Failing to cancel a direct debit

If your bank fails to cancel a direct debit authority and you suffer a direct financial loss as a result, you may be entitled to compensation. This could include a refund for overdraft fees or penalty interest resulting from the unauthorised direct debits. Your bank may also have to credit funds debited without authority, unless you benefitted in some way from the payments (such as if you continued to use power from your power company, in which case you have received a benefit from the direct debit payment, even though it was not authorised).

Foreign cheques

New Zealand banks don't have to accept cheques from overseas, and may not accept them from some countries, so check with your bank before taking a foreign cheque as means of payment. Foreign cheques take longer to process, and don’t go through the New Zealand cheque clearance system.


Banks clear foreign currency cheques in one of two ways.

By negotiation

The bank converts the foreign cheque into New Zealand dollars (using that day’s exchange rate) and deposits the money into the customer’s account. In doing so, the New Zealand bank is lending money to the customer while it waits for payment from the overseas bank. The New Zealand bank may allow the customer immediate access to the money, but will reverse the amount if the foreign cheque is dishonoured later by the overseas bank (if, for instance, there isn't enough money in the overseas bank account or the cheque has been stolen).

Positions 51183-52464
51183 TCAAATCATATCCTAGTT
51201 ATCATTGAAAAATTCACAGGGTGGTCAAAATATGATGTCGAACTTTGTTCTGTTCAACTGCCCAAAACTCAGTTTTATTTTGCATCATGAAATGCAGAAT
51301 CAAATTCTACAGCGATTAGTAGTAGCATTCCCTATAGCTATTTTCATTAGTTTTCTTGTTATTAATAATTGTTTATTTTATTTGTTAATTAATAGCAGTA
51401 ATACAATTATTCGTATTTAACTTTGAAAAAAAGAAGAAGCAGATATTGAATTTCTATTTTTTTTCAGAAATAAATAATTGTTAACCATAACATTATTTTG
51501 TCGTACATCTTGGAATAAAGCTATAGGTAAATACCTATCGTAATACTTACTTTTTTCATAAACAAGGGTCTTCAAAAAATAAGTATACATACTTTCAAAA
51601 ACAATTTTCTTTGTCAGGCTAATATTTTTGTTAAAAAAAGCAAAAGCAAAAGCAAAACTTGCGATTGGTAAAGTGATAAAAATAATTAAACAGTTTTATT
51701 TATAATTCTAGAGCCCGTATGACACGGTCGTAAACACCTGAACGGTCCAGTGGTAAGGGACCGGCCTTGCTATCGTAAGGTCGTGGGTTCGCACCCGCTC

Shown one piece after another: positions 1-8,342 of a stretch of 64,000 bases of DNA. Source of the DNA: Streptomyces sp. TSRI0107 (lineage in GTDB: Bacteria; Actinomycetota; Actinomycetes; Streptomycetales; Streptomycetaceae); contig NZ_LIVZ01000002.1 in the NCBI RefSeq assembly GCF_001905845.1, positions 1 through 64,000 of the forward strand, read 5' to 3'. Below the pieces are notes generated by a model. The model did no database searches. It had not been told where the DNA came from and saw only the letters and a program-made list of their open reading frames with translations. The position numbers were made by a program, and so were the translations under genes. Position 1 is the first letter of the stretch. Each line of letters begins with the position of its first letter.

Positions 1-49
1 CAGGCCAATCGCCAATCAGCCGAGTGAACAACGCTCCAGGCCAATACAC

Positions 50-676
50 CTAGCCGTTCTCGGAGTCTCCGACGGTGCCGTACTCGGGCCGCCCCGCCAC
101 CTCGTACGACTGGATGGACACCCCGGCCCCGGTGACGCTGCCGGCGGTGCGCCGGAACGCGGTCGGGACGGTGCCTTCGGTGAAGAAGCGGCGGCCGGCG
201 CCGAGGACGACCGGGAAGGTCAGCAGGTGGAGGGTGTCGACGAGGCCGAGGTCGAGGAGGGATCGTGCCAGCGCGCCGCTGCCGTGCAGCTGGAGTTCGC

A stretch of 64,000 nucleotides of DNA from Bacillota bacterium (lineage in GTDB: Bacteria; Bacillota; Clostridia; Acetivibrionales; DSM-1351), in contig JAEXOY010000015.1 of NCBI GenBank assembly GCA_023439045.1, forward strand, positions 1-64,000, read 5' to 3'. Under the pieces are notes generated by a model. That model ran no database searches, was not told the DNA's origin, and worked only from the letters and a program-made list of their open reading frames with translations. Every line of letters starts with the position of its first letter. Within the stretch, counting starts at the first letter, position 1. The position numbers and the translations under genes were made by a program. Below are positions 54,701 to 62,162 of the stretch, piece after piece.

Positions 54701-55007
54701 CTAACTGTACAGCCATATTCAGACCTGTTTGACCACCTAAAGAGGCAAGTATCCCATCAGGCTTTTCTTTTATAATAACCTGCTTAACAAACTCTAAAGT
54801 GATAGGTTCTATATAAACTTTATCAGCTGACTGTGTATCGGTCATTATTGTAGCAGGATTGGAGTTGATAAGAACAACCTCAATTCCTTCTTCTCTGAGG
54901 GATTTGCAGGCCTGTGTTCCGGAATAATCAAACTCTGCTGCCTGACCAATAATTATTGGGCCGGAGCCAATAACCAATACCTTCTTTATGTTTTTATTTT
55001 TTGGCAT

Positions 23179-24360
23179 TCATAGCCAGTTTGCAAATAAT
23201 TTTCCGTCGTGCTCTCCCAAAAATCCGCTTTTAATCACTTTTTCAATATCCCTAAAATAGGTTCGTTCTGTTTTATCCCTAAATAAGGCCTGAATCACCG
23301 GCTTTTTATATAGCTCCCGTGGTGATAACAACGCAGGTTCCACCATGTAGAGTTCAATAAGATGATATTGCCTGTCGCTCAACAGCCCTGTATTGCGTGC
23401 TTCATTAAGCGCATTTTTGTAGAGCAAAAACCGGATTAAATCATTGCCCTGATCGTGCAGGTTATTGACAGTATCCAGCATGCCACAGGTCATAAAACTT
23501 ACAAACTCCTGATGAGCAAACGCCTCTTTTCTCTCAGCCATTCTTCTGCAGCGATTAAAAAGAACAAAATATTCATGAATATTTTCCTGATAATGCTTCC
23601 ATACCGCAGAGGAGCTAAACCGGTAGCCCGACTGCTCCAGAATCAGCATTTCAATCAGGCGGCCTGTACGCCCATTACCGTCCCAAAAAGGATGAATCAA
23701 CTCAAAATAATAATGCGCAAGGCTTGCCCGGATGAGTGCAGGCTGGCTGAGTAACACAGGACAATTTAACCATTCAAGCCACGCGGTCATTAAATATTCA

Alternatively, the New Zealand bank may place a hold on the money for a certain period, meaning the customer cannot access the funds immediately. The hold period allows time for the overseas bank to advise the New Zealand bank whether it will dishonour the cheque. Once the hold period expires, the customer can access the funds. A foreign cheque can still be dishonoured after any hold period ends.

If a cheque is dishonoured, the cheque’s value will be converted back into the foreign currency (using the exchange rate when the bank is advised the cheque is dishonoured) and the amount deducted from the customer’s account. If the exchange rate has changed since the original deposit, the customer’s account may be debited for an amount greater than the original cheque. If dishonouring the cheque causes the customer’s account to be overdrawn, the customer must pay back the bank.